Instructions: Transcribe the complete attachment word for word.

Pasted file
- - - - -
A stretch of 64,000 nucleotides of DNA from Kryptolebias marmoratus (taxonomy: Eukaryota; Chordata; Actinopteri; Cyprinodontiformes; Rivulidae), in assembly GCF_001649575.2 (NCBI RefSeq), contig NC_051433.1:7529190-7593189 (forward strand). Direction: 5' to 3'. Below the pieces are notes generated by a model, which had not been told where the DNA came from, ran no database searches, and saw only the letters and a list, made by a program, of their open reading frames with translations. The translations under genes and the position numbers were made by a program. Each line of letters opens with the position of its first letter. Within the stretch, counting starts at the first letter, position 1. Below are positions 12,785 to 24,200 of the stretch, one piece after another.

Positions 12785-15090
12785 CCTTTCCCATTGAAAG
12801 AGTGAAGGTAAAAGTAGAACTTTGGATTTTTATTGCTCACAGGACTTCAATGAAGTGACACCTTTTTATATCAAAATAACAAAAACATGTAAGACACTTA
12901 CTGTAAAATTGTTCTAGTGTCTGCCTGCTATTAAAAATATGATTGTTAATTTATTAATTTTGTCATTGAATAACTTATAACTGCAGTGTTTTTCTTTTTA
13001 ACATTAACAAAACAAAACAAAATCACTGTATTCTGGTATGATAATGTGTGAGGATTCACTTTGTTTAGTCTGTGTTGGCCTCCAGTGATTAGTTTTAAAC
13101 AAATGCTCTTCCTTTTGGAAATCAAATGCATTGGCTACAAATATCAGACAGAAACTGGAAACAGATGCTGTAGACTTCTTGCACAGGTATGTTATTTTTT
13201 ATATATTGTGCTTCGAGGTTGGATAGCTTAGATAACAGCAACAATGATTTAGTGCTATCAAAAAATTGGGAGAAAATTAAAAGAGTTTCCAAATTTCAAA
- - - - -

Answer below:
A stretch of 64,000 nucleotides of DNA from Kryptolebias marmoratus (taxonomy: Eukaryota; Chordata; Actinopteri; Cyprinodontiformes; Rivulidae), in assembly GCF_001649575.2 (NCBI RefSeq), contig NC_051433.1:7529190-7593189 (forward strand). Direction: 5' to 3'. Below the pieces are notes generated by a model, which had not been told where the DNA came from, ran no database searches, and saw only the letters and a list, made by a program, of their open reading frames with translations. The translations under genes and the position numbers were made by a program. Each line of letters opens with the position of its first letter. Within the stretch, counting starts at the first letter, position 1. Below are positions 12,785 to 24,200 of the stretch, one piece after another.

Positions 12785-15090
12785 CCTTTCCCATTGAAAG
12801 AGTGAAGGTAAAAGTAGAACTTTGGATTTTTATTGCTCACAGGACTTCAATGAAGTGACACCTTTTTATATCAAAATAACAAAAACATGTAAGACACTTA
12901 CTGTAAAATTGTTCTAGTGTCTGCCTGCTATTAAAAATATGATTGTTAATTTATTAATTTTGTCATTGAATAACTTATAACTGCAGTGTTTTTCTTTTTA
13001 ACATTAACAAAACAAAACAAAATCACTGTATTCTGGTATGATAATGTGTGAGGATTCACTTTGTTTAGTCTGTGTTGGCCTCCAGTGATTAGTTTTAAAC
13101 AAATGCTCTTCCTTTTGGAAATCAAATGCATTGGCTACAAATATCAGACAGAAACTGGAAACAGATGCTGTAGACTTCTTGCACAGGTATGTTATTTTTT
13201 ATATATTGTGCTTCGAGGTTGGATAGCTTAGATAACAGCAACAATGATTTAGTGCTATCAAAAAATTGGGAGAAAATTAAAAGAGTTTCCAAATTTCAAA